The Merced County Board of Supervisors on Tuesday approved a request from District Attorney Larry D. Morse II to contribute $5,000 to help fund statewide outreach efforts for racial diversity within California district attorney offices. The California District Attorneys Association Diversity Project was created as a response to a 2016 Stanford Criminal Justice Center report that underscored the lack of racial diversity within district attorneys’ office in the state, according to Morse.
“It is essential to the fair administration of justice that Californians of every ethnicity believe that the criminal justice system is truly representative of them and their life experiences. The Stanford study correctly attributed the comparatively low numbers of minority candidates for prosecutor jobs as a major impediment to attaining racially represented offices, and that must change,” Morse said. “Los Angeles County District Attorney Jackie Lacey, who is African American, has been a leader in CDAA’s efforts to do more to inspire members of minority communities to choose careers as prosecutors,” he said.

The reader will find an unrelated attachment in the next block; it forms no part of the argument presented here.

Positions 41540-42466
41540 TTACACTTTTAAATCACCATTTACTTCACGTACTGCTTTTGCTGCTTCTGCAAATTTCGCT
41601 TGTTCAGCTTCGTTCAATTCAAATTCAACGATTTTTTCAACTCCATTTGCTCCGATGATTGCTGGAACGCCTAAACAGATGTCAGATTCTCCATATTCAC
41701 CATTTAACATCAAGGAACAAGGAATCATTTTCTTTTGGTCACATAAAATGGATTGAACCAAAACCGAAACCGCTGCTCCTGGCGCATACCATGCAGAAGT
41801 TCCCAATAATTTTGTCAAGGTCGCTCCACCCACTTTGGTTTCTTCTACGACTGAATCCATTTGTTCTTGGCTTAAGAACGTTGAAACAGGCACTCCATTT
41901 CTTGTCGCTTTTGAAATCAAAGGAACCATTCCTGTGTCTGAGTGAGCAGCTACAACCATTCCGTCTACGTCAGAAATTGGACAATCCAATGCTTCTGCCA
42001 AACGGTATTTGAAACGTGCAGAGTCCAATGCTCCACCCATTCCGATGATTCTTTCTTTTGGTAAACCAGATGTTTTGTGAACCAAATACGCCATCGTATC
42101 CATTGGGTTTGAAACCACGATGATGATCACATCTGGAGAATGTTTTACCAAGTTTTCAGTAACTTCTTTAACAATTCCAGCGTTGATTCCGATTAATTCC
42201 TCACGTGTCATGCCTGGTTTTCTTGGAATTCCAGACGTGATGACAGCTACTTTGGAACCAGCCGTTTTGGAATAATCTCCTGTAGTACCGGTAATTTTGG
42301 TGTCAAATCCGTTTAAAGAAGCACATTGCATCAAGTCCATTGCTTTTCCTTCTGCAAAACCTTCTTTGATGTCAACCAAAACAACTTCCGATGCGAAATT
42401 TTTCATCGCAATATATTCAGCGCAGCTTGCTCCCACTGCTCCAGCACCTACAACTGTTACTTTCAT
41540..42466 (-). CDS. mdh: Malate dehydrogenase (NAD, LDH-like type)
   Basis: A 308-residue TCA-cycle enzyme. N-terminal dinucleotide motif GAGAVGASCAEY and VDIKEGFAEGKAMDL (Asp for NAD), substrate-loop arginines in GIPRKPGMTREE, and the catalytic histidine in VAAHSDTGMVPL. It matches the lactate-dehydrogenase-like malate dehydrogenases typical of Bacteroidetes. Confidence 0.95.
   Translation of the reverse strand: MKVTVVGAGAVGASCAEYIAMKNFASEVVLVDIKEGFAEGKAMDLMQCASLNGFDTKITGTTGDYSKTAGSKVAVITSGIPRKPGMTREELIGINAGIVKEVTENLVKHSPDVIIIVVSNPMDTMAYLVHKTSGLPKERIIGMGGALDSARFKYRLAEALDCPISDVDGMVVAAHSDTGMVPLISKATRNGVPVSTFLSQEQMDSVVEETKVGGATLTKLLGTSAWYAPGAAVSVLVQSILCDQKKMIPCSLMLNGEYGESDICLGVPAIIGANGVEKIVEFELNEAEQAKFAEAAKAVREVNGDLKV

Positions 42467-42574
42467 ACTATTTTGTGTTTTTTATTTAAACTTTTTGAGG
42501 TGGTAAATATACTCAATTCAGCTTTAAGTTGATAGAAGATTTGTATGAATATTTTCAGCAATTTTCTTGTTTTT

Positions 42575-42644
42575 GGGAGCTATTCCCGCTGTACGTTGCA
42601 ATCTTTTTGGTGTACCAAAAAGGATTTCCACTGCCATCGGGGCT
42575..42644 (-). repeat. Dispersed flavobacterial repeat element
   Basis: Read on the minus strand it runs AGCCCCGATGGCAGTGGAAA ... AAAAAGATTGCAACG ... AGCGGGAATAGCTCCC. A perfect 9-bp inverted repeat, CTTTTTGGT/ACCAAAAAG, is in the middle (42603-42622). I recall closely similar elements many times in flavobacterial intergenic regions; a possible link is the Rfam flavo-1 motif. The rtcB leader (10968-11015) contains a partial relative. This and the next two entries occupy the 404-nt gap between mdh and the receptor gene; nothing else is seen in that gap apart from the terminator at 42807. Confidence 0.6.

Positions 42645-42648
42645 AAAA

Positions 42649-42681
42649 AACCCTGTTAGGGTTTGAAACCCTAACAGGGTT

Morse, who along with Lacey serves as a member of CDAA’s Board of Directors, said the Diversity Project will begin its outreach efforts in elementary and high schools and work with various educational systems to bring about meaningful and focused opportunities in colleges and law schools. Project objectives include a campaign to promote the benefits of a prosecution career while addressing cultural concerns that often discourage members of minority communities from considering work as prosecutors.
“The public’s faith in our justice system is its cornerstone and gives legitimacy to the verdicts and sentences that are handed down each day. California is an incredibly diverse state and our courtrooms and our district attorney offices must reflect that diversity in order to retain the public trust,” he said. “My colleagues around the state are committed to ensuring that we are doing everything possible to make our offices as representative of the communities we serve as possible.”
The contribution will be made from the District Attorney’s state asset forfeiture funds with no cost to the county’s general fund, Morse noted.